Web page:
Put yourself in uncomfortable situations at least every 7 days. Stretch yourself.
When you follow your bliss the universe will open doors where there were only walls
This will only happen when you trust and take that step of faith. Keep doing it and then you will ‘get lucky’
What will they think of me must be put aside to follow our bliss
Our family and friends are often the first demons we have to stare down at the start of our journey. They help us to create stories which talk us out of following our bliss.
Rumi said “I want to sing like birds sing, not worrying about who listens or what they think” and if we can do that then we can achieve the impossible.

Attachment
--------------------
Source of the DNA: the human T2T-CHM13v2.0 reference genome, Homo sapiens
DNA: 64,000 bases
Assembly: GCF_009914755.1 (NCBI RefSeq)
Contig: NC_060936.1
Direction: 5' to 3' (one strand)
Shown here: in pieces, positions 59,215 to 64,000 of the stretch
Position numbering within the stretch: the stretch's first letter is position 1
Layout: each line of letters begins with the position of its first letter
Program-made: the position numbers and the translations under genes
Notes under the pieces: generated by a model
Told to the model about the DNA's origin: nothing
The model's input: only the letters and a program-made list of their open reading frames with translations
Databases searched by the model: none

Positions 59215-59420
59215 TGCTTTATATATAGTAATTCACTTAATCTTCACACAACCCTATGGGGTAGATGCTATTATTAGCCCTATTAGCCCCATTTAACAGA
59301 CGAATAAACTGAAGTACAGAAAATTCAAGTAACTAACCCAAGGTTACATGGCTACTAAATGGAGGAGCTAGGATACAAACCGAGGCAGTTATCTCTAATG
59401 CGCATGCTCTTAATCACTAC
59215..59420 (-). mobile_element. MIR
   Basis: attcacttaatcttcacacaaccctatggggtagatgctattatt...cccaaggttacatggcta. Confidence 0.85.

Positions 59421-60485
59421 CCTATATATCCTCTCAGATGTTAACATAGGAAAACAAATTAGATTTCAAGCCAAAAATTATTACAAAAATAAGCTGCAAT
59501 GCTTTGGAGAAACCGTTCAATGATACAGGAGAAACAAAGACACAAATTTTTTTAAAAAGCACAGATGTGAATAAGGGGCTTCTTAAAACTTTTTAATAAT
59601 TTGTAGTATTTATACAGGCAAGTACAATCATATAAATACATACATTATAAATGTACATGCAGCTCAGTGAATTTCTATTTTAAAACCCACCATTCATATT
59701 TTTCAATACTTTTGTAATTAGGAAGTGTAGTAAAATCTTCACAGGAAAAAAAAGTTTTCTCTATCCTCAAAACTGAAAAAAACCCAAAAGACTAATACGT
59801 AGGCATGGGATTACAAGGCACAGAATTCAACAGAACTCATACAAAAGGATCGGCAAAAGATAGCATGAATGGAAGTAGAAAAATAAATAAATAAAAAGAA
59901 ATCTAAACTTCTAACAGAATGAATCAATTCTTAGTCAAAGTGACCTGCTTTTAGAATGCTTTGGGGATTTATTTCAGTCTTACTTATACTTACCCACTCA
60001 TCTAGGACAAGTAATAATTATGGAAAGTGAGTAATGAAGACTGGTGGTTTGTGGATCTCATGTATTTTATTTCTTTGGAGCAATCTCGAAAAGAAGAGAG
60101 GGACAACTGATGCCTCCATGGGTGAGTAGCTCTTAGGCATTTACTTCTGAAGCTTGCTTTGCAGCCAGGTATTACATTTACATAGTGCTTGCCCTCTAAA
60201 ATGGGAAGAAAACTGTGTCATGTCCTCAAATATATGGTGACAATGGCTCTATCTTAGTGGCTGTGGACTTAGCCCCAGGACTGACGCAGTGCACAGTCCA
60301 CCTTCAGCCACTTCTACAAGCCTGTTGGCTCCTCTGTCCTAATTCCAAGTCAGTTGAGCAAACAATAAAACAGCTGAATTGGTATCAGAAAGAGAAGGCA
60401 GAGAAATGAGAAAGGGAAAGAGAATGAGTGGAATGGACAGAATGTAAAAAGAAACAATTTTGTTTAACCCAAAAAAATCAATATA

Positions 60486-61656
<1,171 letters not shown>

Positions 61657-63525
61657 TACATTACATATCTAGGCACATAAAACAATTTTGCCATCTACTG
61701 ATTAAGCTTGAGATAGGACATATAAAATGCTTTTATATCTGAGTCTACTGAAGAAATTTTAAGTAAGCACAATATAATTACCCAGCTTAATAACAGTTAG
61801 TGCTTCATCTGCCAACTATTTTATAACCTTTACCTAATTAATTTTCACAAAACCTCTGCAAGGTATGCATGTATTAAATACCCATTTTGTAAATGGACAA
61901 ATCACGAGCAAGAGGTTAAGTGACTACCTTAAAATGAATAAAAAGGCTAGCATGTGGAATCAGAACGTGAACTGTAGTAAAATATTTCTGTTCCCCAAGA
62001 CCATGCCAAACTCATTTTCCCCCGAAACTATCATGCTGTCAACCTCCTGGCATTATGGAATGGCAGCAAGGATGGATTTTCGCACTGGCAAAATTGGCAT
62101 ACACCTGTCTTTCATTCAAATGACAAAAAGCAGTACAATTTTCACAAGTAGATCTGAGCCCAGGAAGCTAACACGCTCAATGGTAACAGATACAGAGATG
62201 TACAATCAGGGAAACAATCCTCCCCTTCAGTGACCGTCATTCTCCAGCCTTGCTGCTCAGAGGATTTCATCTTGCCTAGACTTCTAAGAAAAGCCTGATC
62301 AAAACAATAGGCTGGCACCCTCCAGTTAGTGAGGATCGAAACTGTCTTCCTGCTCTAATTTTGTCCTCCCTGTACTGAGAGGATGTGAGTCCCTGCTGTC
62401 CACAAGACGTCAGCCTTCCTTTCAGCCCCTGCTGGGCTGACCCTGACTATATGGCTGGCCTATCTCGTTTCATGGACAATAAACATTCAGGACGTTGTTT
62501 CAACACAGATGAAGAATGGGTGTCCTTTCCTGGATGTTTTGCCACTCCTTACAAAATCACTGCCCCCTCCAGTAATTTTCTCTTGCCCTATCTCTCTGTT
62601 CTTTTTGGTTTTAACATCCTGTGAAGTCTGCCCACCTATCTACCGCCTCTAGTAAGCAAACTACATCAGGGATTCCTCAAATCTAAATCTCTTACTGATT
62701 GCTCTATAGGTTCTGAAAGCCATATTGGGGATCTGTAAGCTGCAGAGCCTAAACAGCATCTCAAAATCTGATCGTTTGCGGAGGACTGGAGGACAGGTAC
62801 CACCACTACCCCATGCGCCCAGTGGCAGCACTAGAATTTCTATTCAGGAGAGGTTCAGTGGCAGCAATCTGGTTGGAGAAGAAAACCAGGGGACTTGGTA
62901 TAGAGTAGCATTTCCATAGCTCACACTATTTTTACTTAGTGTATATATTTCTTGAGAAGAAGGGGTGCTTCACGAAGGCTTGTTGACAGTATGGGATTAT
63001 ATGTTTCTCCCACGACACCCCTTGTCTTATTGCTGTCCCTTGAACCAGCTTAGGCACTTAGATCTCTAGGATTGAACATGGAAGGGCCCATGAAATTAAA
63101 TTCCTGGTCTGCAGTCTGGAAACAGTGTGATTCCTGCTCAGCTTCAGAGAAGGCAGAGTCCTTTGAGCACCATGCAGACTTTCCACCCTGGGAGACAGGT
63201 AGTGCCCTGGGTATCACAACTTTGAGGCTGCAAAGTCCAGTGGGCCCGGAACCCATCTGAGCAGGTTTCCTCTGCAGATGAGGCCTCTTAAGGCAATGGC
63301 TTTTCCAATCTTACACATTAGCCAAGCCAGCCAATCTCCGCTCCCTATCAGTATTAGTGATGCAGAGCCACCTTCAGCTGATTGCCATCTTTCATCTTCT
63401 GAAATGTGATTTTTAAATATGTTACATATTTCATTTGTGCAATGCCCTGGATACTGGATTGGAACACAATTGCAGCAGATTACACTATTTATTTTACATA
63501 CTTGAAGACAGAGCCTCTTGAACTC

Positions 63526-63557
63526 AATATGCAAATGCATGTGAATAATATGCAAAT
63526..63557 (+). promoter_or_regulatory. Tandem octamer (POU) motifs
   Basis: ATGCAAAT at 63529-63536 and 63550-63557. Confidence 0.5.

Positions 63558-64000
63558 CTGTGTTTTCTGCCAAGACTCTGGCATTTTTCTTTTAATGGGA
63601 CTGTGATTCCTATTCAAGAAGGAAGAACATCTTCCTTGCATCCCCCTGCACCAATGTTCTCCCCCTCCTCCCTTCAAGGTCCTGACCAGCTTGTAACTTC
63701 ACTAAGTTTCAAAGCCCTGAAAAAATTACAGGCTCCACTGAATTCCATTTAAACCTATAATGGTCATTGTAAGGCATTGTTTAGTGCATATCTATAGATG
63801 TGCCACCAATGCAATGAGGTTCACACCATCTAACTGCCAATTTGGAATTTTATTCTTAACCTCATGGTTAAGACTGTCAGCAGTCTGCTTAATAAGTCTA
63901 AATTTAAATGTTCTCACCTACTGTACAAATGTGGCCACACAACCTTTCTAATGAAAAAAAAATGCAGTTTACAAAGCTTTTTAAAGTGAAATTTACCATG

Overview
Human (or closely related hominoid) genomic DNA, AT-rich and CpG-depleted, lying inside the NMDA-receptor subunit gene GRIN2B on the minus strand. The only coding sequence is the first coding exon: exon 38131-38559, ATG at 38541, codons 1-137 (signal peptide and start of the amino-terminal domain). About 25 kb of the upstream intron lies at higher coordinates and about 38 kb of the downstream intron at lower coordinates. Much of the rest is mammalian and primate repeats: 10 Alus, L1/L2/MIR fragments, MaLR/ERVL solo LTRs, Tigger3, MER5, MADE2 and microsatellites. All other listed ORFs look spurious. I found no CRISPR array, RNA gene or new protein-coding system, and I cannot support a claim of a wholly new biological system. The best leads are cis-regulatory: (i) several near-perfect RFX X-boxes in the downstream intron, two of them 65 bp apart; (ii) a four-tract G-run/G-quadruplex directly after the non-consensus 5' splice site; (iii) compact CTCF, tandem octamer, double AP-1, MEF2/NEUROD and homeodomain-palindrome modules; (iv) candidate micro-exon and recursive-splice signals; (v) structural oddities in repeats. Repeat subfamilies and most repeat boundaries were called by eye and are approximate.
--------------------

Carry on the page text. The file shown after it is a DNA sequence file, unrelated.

Find a place where there is joy and the joy will burn out the pain.
Joseph says that when we go on the hero’s journey there is a dragon that we must slay. A dragon is our construction of the rules and social obligations that have made us feel that we either have to or can’t do certain things.
The one thing that keeps people small is their fears. Fear is anything that gets in you. Fear that is unfaced has a tendency to creep and move through your experiences and toxify our experiences. Love is what we are born with and fear is what we learn.
Fear is an inherent part of the human experience but it is not about getting rid of it – where is it going to go? It’s about facing it and doing what you want to do anyway.
Monsters are powerful when they are dark and in the closet but they diminish when we face them head on. Once we face our fears, the death of the fear becomes certain. Fears should never stop us – they are a healthy warning but they shouldn’t stop us.